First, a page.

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The Canamo Canal


Prymont

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A canal to connect the world. That is the ambitious project of one country, shooting well above its league, working hard with friends new and old to achieve the impossible. That country’s influence would be spread along the way, not only through the alliances they’d form but from the benefits of the canal. This undertaking would see shipping times cut drastically, which would benefit business partners and Admazon Prime users alike. With products arriving quicker, companies of the country of origin would see their profit margins grow, as they were able to deliver quicker and satisfy their customers. Great bonds would be formed with greater consequences, propelling this one country into global stardom. A newly adopted ideology would rise to prominence, spreading their beliefs and ideals to normalise their very unnatural, sinister goal.

This is not the Manamana Canal. This is more than the Manamana Canal.

This is the Canamo Canal.

The brainchild of the United States’ government, this canal aims to end the perilous shipping routes of the Argic Ocean through connecting the Canamo to the Mediargic. Avoiding icebergs and escorting some of the world’s largest cargo ships through some of the choppiest waters in the world had been the norm for the United States for decades. Quickly, a working relationship was established with the Islas Ultramares of @Iverica to fund and maintain an elaborate icebreaking fleet that would regularly clear a safe route and ensure that ships weren’t damaged. During the socialist days of Prymont, where high taxes meant the government could throw all the money in the world at whatever they wanted, this incredibly expensive mission was not an issue. However, as the country entered a new era of centre-right thinking and ‘Progress for the People’, these expenses were called into question.

Costs were cut. Jobs were lost. Ships were damaged beyond repair. Orders went undelivered. Slowly, countries were beginning to lose interest in trading with the United States. Cutting tariffs wasn’t feasible, unless the US wanted to lose more income. Compensating the damaged ships was already costly enough, and now the slowly rising taxation figures were painting a wealth-destroying picture. An alternative had to be found. Thankfully, they didn’t have to go looking far.

Iverican geographical surveying experts had been called into southern Hellenic Rus, to investigate a series of gorges that could be excavated and flooded to create an artificial waterway. Within weeks, they had their answer. It’d be possible, but expensive - an issue that the US had been hoping to avoid. Nevertheless, financial advisors promised that it’d be cheaper in the long term than continuing their icebreaking fleet, which was putting a serious strain on the annual budget. It was decided that the majority of the budget from the icebreaking fleet would go to the canal project, with further funding coming from Iverica and @Girkmand, two countries with a vested interest in the success of the canal. Additional revenue would be sought from public lotteries, which rewarded participants with tax-free cash prizes while also positively impacting public opinion of the monumental undertaking. Finally, future income would be guaranteed by charging usage fees, ensuring that the canal would be sufficiently maintained and workers would be generously paid.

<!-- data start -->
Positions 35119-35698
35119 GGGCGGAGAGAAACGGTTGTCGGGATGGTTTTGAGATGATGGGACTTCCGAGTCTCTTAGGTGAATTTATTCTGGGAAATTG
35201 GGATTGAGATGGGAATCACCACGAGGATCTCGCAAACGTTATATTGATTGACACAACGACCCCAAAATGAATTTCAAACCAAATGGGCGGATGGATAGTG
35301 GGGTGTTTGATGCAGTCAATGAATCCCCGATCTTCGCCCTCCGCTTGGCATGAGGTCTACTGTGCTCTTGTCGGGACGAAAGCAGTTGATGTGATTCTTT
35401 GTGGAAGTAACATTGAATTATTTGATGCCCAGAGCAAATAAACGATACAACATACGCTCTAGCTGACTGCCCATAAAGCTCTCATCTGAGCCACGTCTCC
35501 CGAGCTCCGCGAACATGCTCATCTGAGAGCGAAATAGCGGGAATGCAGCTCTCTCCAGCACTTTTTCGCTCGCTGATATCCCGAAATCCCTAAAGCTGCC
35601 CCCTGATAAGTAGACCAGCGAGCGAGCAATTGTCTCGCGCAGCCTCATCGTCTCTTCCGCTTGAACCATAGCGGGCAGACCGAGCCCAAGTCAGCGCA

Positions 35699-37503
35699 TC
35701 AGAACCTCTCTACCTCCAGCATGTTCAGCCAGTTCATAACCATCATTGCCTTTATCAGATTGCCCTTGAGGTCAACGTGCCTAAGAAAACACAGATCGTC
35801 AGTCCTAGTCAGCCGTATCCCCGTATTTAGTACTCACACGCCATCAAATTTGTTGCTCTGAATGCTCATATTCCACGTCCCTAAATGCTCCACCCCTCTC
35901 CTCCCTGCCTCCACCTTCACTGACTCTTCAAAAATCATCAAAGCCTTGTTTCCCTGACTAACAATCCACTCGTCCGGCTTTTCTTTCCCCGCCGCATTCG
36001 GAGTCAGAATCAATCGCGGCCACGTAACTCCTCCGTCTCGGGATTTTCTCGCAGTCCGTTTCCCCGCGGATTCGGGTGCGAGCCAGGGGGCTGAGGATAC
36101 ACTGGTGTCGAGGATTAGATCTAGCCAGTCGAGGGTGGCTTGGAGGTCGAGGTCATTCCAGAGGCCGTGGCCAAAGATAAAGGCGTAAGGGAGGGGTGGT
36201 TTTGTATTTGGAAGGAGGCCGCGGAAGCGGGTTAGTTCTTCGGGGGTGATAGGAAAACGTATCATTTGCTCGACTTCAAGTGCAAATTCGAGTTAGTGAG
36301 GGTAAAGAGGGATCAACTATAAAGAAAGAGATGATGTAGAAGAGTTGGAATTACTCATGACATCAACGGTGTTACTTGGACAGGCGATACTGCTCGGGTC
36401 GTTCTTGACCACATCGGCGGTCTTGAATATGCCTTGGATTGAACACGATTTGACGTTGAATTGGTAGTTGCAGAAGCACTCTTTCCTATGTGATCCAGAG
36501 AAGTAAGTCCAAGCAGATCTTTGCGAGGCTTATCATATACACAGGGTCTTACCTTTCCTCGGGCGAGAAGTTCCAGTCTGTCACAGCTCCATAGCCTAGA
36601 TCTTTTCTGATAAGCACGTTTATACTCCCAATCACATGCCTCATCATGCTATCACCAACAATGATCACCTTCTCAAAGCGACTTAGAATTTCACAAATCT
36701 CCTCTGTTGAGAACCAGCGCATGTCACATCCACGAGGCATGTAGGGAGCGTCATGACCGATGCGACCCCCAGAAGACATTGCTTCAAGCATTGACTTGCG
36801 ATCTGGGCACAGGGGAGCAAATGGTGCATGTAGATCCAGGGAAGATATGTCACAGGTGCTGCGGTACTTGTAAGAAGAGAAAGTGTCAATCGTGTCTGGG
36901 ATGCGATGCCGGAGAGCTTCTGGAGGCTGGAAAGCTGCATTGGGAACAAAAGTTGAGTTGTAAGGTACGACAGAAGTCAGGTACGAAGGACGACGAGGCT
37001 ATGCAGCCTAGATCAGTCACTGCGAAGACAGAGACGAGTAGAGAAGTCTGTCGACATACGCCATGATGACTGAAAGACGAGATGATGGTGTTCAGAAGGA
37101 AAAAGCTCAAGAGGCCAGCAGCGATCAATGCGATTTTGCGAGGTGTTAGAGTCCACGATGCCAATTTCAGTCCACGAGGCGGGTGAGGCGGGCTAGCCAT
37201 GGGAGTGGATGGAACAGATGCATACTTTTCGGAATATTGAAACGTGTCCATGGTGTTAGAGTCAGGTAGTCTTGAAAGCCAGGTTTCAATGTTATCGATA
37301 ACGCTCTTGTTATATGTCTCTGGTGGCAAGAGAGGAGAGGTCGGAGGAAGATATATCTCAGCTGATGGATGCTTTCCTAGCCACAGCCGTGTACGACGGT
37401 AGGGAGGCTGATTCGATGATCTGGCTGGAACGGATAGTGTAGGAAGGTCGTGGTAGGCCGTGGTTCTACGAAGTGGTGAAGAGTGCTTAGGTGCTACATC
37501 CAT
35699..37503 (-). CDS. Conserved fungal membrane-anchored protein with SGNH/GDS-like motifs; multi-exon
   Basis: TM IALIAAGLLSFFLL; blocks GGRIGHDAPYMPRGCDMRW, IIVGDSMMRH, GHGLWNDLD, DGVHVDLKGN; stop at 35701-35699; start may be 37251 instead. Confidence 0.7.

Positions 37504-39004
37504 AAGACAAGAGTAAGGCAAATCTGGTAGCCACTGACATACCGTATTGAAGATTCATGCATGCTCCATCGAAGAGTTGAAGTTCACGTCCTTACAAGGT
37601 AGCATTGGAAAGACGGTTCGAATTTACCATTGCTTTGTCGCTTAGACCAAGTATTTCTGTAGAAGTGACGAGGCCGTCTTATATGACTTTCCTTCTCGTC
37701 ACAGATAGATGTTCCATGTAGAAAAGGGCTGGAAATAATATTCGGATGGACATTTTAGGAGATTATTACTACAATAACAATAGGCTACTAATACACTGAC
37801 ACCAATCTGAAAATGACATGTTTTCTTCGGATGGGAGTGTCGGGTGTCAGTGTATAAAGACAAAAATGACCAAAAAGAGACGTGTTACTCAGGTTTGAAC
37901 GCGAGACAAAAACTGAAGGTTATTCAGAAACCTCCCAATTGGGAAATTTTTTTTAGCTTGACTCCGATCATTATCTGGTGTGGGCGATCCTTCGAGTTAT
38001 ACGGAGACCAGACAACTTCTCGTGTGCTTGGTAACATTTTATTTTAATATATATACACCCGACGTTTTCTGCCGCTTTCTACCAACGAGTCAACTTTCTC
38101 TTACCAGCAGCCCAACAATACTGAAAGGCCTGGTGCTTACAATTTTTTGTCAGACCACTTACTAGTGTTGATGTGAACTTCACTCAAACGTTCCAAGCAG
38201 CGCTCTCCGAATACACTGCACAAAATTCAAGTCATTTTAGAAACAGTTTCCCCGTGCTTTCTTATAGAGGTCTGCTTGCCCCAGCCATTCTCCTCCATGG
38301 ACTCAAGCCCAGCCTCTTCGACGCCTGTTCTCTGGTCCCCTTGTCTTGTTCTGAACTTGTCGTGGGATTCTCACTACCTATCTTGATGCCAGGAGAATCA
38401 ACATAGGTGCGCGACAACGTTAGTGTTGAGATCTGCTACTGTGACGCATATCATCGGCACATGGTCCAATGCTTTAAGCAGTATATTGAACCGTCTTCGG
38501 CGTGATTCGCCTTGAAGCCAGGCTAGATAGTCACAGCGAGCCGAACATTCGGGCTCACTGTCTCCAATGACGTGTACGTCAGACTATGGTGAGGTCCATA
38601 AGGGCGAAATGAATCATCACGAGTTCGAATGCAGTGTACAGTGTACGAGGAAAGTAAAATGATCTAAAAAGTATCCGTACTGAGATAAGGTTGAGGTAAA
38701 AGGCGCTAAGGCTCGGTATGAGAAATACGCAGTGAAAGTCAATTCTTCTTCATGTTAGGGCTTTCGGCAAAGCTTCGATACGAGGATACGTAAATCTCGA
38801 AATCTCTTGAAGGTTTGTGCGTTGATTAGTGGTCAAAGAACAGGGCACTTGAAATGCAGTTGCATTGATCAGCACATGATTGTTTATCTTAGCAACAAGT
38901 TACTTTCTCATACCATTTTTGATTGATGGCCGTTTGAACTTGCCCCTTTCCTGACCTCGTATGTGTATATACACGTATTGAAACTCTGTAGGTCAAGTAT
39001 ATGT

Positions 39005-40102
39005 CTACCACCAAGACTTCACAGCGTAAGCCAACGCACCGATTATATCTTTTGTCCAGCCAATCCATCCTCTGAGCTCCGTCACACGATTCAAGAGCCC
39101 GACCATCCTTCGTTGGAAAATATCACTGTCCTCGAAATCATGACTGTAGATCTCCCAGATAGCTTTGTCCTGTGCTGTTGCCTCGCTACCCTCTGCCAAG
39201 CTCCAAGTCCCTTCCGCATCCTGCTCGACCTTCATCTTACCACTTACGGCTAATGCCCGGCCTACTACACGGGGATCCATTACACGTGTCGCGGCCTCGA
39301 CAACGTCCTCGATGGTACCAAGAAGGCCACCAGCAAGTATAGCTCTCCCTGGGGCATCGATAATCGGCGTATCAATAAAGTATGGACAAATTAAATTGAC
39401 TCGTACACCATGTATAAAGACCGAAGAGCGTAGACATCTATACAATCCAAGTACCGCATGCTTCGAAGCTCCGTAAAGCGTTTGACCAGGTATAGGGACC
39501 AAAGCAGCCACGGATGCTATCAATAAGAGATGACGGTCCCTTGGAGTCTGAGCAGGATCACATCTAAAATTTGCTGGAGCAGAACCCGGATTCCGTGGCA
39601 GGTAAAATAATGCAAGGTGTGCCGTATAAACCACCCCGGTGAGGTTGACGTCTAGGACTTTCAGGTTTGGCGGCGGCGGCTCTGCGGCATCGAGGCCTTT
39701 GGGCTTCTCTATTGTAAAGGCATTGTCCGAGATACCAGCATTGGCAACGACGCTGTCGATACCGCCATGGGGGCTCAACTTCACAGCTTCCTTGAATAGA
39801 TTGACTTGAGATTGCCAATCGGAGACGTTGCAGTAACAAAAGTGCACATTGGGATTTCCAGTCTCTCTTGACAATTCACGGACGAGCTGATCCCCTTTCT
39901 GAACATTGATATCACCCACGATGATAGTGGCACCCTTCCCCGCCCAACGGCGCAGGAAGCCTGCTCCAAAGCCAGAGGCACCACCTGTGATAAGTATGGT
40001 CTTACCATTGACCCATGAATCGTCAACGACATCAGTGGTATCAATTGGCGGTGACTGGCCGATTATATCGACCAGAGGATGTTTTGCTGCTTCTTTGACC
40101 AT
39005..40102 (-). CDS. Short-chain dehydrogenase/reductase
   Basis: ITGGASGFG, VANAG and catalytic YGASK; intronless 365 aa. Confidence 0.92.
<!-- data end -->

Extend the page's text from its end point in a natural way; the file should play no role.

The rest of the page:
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Part of the Krylov River, which would later be widened to form the Canamo Canal.

With the financing woes aside, new problems arose. The majority of the planned canal lay outside of the Hellenic Russian border - many would consider this to be a bigger problem than finding some money. In fact, this land was owned by the Ascorian Republic, a notoriously backwards nation that had experienced a few minor difficulties with Prymont in the past. Of course, the United States couldn’t just begin constructing such a canal without receiving consent, and preferably control of the land, from Ascor, but it was unlikely for the Ascorians to cooperate.

President Andrejew was not known to be a nice man, but then, Ascor was not known to be a nice country. The small, quiet country had lost considerable amounts of land during the Second Argic War, having been positioned on the losing side, and was still struggling to recover. Their economy depended upon cheap consumables, like grain and ore, alongside rip-off cars and weaponry. Their products were low quality and therefore undesirable, meaning that the few crutches they did have were ready to crumble, held together only by the budget sticky tape that was the somewhat stronger Hellenic Rus. Once their northern neighbours fell into chaos, Ascor was well and truly on its last legs. But President Andrejew was aware of the US’ plan for the canal. He was aware that it ran right through his borders. And he was aware of the potential gains to be had.

President Duval agreed to meet with Andrejew in April. It was to be a secret meeting, one kept away from the public eye, to protect Duval as much as it was to protect Andrejew’s public opinion. If he was to be seen working with the enemy, his days would be numbered. Congress would demand a snap election, his party would elect a new leader, and he’d be doomed to the life of a failure for the rest of his years. If there was any positive news to come from the meeting, it’d only be announced when the benefits were there to see for all. On paper, Andrejew had everything to gain, but in reality, it was all his to lose.